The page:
Maitland McDonagh
Select another critic »
For 2,229 reviews, this critic has graded:
  • 43% higher than the average critic
  • 3% same as the average critic
  • 54% lower than the average critic
On average, this critic grades 5.2 points lower than other critics. (0-100 point scale)

Maitland McDonagh's Scores

  • Movies
  • TV
Average review score: 54
Highest review score: 100 Devil in a Blue Dress
Lowest review score: 0 Terror Firmer
Score distribution:
2,229 movie reviews
    • 78 Metascore
    • 75 Maitland McDonagh
    28 Weeks Later is flawed -- the constant reappearance of one key character verges on the absurd -- but it knows where it's going, and it gets there in a chilling blaze of fire, blood and poisonous fog.
    • 73 Metascore
    • 75 Maitland McDonagh
    Gypsy music is the music of pain, poverty and oppression, all of which she's experienced; it's their blues.
    • 60 Metascore
    • 75 Maitland McDonagh
    Steeped in what may be the ultimate postmodern irony: Talen's impromptu, defiant piece of performance art with political undertones has actually taken on a spiritual dimension.
    • 44 Metascore
    • 75 Maitland McDonagh
    Delivers equal parts overwrought tedium and mind-bending beauty, spiked with brilliant throwaway images that more than make up for Kelly's heavy-handed hot-button pretensions.
    • 65 Metascore
    • 75 Maitland McDonagh
    The overall effect is either exhilarating or exhausting, depending on your emotional investment in the franchise, but credit where credit is due: Steven Spielberg and George Lucas set out to make one for the fans and delivered.
    • 69 Metascore
    • 75 Maitland McDonagh
    For all her own frustrations, Davenport is honest enough not to gloss over the fact that what Muthana's adventures in the screen trade taught him was to hustle, toady and ingratiate himself to useful people. And she helped.
    • 74 Metascore
    • 75 Maitland McDonagh
    It's vivid evidence that great music and stories transcend time and place.
    • 70 Metascore
    • 75 Maitland McDonagh
    The movie opens with the dismal statistic that most teachers quit after three years. Akel and Mass see the humor in the situation, but the laughs are small and sad.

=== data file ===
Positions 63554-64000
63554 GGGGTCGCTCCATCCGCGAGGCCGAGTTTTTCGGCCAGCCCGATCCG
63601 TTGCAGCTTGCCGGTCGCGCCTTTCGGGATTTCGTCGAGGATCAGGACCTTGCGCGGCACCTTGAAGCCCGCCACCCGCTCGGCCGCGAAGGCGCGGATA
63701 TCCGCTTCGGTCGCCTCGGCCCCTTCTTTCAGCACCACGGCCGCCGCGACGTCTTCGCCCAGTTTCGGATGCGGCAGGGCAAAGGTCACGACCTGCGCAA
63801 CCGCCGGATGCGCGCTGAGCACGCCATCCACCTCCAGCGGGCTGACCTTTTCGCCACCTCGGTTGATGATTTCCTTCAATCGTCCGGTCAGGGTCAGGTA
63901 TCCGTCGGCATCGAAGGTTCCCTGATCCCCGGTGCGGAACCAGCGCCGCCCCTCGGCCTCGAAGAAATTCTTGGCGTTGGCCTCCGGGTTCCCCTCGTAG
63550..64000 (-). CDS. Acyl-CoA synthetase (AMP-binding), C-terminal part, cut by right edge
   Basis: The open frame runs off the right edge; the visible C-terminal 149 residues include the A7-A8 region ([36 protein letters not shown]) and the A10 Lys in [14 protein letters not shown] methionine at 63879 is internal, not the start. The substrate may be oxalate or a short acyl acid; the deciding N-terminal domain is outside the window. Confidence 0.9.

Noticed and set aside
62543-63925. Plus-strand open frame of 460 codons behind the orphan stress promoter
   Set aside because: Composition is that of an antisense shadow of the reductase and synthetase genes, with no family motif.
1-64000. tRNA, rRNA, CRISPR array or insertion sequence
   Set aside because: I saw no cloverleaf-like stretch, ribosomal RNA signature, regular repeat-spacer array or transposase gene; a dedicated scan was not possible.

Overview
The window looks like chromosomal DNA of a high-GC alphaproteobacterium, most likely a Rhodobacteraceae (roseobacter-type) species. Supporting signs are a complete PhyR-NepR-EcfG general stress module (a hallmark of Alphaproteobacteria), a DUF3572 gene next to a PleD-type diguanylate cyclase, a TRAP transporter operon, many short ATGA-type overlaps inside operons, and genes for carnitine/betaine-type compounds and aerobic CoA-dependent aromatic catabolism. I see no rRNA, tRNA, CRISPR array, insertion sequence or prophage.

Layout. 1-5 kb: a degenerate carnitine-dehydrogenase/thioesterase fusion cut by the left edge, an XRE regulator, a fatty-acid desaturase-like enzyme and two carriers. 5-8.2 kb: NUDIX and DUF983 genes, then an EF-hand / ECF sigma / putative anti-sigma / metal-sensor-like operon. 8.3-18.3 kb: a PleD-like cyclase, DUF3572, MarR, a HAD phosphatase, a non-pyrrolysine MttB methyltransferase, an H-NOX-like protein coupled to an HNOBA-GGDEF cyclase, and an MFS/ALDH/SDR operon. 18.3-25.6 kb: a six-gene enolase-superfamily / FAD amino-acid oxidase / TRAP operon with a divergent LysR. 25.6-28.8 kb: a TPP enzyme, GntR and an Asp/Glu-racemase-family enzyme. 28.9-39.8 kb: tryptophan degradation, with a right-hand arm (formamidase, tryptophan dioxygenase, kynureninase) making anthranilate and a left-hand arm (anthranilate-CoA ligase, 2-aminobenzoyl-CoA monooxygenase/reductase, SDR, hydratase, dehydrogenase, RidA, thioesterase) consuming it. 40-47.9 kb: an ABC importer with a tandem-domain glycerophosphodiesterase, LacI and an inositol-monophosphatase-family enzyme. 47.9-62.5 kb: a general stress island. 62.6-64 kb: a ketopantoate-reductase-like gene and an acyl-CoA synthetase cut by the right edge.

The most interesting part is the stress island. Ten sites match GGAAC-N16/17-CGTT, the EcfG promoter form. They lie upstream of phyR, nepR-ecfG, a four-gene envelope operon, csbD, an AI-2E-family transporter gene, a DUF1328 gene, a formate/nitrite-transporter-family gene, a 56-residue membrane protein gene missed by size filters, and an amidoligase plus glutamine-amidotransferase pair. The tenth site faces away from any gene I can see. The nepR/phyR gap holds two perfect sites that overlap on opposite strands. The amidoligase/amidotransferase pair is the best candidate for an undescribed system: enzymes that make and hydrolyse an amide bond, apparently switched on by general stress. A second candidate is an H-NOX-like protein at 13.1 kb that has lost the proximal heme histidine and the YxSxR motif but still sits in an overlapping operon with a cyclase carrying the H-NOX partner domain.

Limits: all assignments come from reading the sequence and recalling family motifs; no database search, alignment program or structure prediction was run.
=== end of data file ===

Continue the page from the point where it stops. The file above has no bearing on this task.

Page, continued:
• 71 Metascore
    • 75 Maitland McDonagh
    Say what you will about feel-good films anchored by feisty old broads, the English have a knack with them and Stephen Frears' fact-based tale of a formidable, aristocratic widow who makes it her mission to put naked girls on the London stage is delightful.
    • 76 Metascore
    • 75 Maitland McDonagh
    The cast deliver consistently fine, subtle performances, underscored by Ben Nichols' mournfully melodic guitar score.
    • 67 Metascore
    • 75 Maitland McDonagh
    Foster finds the common ground on which his eclectic cast can meet (no small feat when they range from brassy Queen Latifah to "Arrested Development"'s deadpan Tony Hale) and keeps the story's sweetness from devolving into saccharine kitsch.
    • 60 Metascore
    • 75 Maitland McDonagh
    Until the disappointingly conventional ending, in which dad and the head baddie go it mano a mano on the streets, this dark drama -- based on a 1956 Glenn Ford picture of the same name -- negotiates its narrative twists and turns with professional aplomb, even daring to make the hero an arrogant schmuck.
    • 82 Metascore
    • 75 Maitland McDonagh
    An unabashed call to action that shines a spotlight on a problem whose intimate medical nature relegated it to the shadows.
    • 77 Metascore
    • 75 Maitland McDonagh
    Resnais cuts constantly between the various narrative threads, signaling each change of scene with a superimposed shower of snowflakes; it's a highly artificial device, and a deceptively lovely one that reinforces the sense that all Ayckbourn's characters are slowly succumbing to an emotional chill.
    • 64 Metascore